The early work of Josef Mladějovský points to the development of a highly gifted colourist (e.g. Bolavé pařezy / Aching Stumps, 2008). He studied at the František Kowolowský painting studio at the Faculty of Art, Ostrava University, but opted to expand his horizons beyond those of the simply painterly, instead examining its relationships and references to modernist abstraction. These new themes required new means of expression. Instead of freely applied colour stains he moved towards a primarily conceptual treatment of coloured surfaces in order to objectivise his style and indulge his taste for irony. He himself defines the basic theme as the possibility and ability to depict “truth” by means of a non-mimetically and non-illustratively conceived painting. He reduced his colour palette and simplified the semantic system of geometric forms. The definition of the forms selected and their identification with different types and means of expression and the labelling of many different utterances as “true” converges with the precision of modernist geometric abstraction as conceived of by, for instance, Kazimir Malevich in his supremacist art. After graduation, Mladějovský returned to Malevich, paraphrasing him, quoting him, but also interrogating him and belittling the messianic ethos of his supremacist aesthetic. The problematisation of the relationship between truth and art leads Mladějovský to a more and more complex, structured and constricted style in which the strict austerity of geometric language as expressed in the cycle Žebříček hodnot / Ranking of Values undergoes complex layering and in places approaches op-art values (the series Monoscopes, 2011). In the paintings of this time he investigates one of the many paradoxes linked with the specific nature of viewing an image and asks whether it is possible to read a painting in a similar way to the way we read beautiful literature. In other words, whether the symbolic system of fine art is the same, with the same semantic rules, as that of literature. He addresses the same problems as, for instance, Miroslav Petříček, when he says that there is one basic difference between image and text, even though both share the same basic truth, and that is that while we perceive the text in individual sequences within the framework of syntactical rules of arranged words, we do not read the message in an image gradually but see it immediately from the start and simultaneously. This means that synchronicity is fundamental to the perception of the meaning of an image. Meaning does not unfold along the temporal axis but is present fully and completely in a given moment. Instead of reading it might be more appropriate to speak of “beholding”. Mladějovský attempts to connect both these methods in a concept of excavation of meaning. He simplifies as much as possible the clause or message, i.e. the individual letters from which the message is formed by geometric stylisation. He does not place these simplified letters next to each other on the canvas in a conventional textual message, but layers them on top of one another. The text therefore remains (under certain circumstances) legible, but a new value enters into its hermetic content, namely visual attractiveness. The content of the message predicts the future form of the visual depiction. The paintings created in this way represent the artist’s original attempt to deal with differing semiotic paradoxes that result in an endeavour to understand and define the visual through the relationship of the depicting and depicted. Layering as conceived of above is then used in foam-rubber reliefs, semantic ziggurats, in whose verticalised matter, closed within itself and inaccessible, is concealed the (non)decipherable meaning.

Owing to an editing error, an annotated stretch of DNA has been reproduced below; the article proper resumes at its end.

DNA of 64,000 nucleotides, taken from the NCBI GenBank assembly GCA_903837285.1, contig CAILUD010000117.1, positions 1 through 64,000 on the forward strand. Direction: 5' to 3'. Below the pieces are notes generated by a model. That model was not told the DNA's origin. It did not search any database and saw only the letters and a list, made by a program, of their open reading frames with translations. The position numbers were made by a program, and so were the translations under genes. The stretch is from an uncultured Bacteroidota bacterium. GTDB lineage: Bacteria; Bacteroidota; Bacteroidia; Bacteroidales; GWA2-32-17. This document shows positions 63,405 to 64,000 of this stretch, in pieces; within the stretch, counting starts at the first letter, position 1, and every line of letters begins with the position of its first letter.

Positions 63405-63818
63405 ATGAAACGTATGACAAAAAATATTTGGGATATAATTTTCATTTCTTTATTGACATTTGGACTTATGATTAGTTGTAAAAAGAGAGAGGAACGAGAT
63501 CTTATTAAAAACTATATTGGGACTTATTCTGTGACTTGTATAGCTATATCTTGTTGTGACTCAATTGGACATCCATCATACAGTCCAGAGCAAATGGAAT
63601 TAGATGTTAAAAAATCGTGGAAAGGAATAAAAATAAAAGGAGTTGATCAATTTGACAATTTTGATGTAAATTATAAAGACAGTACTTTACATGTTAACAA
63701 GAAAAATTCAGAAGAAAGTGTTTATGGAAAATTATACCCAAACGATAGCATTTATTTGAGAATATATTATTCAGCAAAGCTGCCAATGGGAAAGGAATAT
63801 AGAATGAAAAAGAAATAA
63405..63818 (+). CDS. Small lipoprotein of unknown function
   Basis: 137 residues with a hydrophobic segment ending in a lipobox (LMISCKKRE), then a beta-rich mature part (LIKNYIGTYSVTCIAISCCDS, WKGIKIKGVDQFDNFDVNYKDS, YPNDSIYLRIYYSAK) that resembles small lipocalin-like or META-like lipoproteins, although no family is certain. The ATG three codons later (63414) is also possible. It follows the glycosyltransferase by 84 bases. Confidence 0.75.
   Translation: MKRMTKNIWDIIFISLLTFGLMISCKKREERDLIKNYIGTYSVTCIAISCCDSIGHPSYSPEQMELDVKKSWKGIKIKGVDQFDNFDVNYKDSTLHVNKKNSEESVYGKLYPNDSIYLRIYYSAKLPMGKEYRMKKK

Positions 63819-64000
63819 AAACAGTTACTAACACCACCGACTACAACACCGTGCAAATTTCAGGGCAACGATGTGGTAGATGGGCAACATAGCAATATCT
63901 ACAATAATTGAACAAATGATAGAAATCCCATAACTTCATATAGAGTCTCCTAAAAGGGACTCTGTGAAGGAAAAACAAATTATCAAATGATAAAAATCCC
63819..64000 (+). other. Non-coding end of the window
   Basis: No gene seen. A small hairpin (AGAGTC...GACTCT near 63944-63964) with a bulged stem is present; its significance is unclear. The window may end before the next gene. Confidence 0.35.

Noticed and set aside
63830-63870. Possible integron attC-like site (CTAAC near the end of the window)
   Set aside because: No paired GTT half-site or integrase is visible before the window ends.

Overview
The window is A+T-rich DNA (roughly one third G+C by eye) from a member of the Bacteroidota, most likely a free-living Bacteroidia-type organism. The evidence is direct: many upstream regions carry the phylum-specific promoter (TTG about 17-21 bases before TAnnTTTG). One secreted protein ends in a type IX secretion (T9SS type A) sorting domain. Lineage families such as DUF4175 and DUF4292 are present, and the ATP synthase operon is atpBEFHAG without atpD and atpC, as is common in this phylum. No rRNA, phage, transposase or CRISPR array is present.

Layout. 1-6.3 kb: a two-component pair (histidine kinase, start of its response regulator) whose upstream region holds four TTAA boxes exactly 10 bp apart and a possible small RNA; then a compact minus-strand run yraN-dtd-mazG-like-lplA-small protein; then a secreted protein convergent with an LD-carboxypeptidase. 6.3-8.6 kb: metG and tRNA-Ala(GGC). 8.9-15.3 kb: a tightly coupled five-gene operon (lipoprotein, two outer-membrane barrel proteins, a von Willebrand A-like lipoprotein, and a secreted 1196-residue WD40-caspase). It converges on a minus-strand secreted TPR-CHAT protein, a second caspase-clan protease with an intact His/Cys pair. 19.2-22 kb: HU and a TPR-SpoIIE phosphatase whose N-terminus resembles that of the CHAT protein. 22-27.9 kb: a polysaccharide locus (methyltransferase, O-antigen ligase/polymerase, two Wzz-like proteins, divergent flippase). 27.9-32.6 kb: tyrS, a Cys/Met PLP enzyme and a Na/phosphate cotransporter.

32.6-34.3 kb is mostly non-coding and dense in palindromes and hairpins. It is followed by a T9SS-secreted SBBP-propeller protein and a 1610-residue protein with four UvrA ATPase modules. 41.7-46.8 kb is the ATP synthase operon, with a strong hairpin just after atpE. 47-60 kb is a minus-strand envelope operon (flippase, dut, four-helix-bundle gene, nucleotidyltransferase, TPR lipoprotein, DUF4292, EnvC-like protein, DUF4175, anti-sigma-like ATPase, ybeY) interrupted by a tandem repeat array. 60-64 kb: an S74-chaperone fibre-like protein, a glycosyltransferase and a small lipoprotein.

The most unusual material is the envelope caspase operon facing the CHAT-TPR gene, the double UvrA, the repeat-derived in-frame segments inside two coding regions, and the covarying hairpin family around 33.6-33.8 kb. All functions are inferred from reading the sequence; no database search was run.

The series of wooden reliefs presented at the exhibition Supremacist Explosion documents a further shift in Mladějovský’s work. The arrangement of individual geometric elements on an insinuated canvas background again quotes selected colour abstract compositions of Maleviče. The motif of the cross is crucial to the selection. A symbol for the most part laden with a range of symbolic connotations is used here as a kind of persiflage of its original symbolic content and does not play any kind of mystical role. It becomes that which it remains first and foremost in the sphere of painting. In connection with the obverse side of the image (which is present here) the cross as part of the blind frame is a utilitarian, supporting structure allowing for the tightening of the canvas. That which in the case of the canvas-painting is usually concealed, blind, invisible and contentless now assumes pride of place in a different explicit role and becomes a new, central message. Though these are almost monochrome reliefs Mladějovský includes the colour in them that Malevič worked with. We are again witness to role reversal – colour as a hitherto basic part of all painted pictures is transformed and becomes, by virtue of its saturation and lightness, a factual limit determining the height or depth of the individual wooden elements used. Not the frame and its cross, not the obverse side, but along with the implied upper surface image colour becomes blind and invisible yet present materially.
In the oft-ploughed sphere of abstract art and the forever repeating references to its bases and principles, Mladějovský has managed to reveal a host of other possible ways of working with geometric morphology and avoiding cheap aestheticisation.
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Mladějovský [online]. [Frýdek-Místek]: Josef Mladějovský, [2003?]- [cit. 2015-05-26]. Dostupné z: mladejovsky.blogspot.cz.